In the large, I can’t yet tell the world what I’m working on (hint, PDC). But the past few weeks I’ve been hard at work on a XAML parser and serializer. Now Marc Clifton has shown you can implement a XAML parser in 300 lines of code, so you may wonder why it’s taking me so long.
Well, my colleague Chuck and I are working on a source code preserving system. Read XAML in, change the object graph, write it back out and we change as little source as possible: comments and whitespace etc. are preserved. This too wouldn’t be hard if we did the editing against an XML-style DOM, but we doing editing against the live (Avalon) objects, and the system has to work for objects we don’t know about and who don’t know about source code preservation.
Sunday I implemented the compact syntax parser. For example, in XAML you can say:
<TransformDecorator Child=”*Button(Content=Hello World;Width=100)” />
Please, don’t use this syntax for an example like this. I see its usefulness for *Bind and *Alias, but in cases like above it simply provides two ways to do the same thing, one standard XML and one custom. If you need further incentive, I am advocating dropping the compact syntax before Avalon ships…and I’m fairly confident of success.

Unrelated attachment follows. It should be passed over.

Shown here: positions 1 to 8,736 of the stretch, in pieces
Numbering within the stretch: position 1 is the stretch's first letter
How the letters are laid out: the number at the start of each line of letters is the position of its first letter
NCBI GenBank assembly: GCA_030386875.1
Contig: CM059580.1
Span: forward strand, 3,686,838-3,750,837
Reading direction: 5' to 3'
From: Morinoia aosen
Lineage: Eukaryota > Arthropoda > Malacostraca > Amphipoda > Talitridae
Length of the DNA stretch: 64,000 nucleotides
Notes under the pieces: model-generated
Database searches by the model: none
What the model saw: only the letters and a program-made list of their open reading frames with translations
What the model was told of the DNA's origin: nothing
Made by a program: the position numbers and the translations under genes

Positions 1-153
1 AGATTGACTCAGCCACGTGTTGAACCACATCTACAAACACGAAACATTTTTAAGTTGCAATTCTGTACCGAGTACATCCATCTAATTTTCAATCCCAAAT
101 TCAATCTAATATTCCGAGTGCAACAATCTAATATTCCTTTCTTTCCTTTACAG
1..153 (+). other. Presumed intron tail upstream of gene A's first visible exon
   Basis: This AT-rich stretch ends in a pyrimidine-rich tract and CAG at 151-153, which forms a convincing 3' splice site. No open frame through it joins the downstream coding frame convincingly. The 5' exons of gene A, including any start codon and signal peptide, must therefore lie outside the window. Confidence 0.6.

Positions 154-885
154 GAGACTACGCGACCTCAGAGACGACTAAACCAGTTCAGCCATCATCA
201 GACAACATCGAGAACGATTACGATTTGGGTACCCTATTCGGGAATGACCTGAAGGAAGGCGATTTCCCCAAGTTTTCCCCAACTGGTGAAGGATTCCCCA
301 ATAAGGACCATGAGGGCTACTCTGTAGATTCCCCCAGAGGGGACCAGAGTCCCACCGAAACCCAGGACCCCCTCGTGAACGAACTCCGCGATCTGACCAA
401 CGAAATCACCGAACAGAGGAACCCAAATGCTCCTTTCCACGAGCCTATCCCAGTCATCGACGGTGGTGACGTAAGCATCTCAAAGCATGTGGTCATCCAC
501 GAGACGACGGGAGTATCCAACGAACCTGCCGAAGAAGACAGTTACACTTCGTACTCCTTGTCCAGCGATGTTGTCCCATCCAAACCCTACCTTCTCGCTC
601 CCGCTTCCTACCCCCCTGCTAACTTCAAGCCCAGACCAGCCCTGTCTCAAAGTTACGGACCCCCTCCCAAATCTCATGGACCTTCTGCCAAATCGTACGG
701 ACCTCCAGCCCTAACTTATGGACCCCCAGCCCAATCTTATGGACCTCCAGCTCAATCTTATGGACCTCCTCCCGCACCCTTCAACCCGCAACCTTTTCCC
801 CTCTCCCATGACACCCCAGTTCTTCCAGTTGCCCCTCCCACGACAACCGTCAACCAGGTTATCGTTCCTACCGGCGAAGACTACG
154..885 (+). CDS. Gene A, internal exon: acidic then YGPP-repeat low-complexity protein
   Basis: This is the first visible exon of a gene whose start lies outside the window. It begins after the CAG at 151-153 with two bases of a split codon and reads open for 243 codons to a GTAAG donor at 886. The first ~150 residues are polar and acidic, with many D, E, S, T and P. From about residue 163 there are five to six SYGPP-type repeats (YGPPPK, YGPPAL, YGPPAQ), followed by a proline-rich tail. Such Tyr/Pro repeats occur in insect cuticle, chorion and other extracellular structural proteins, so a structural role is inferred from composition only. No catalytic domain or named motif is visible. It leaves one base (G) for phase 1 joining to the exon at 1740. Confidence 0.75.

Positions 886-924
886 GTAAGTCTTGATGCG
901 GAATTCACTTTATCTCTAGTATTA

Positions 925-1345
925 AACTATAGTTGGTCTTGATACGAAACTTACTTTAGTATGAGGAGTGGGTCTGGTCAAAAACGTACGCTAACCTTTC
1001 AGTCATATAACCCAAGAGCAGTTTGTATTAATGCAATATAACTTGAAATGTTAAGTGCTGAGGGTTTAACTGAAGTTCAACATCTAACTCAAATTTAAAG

Anyway, the parser wasn’t that tricky. I wrote a scanner that returned a set of tokens: the type is the first token, followed by name-value pairs. Given the type and the name-value pairs I could reuse the code that parses normal XAML element/attribute sets to create our model. Next up is Style parsing. That’s pretty much the last thing between us and complete XAML support.
But Chuck is doing all the hard work–writing the serializer that puts this stuff back where we found it.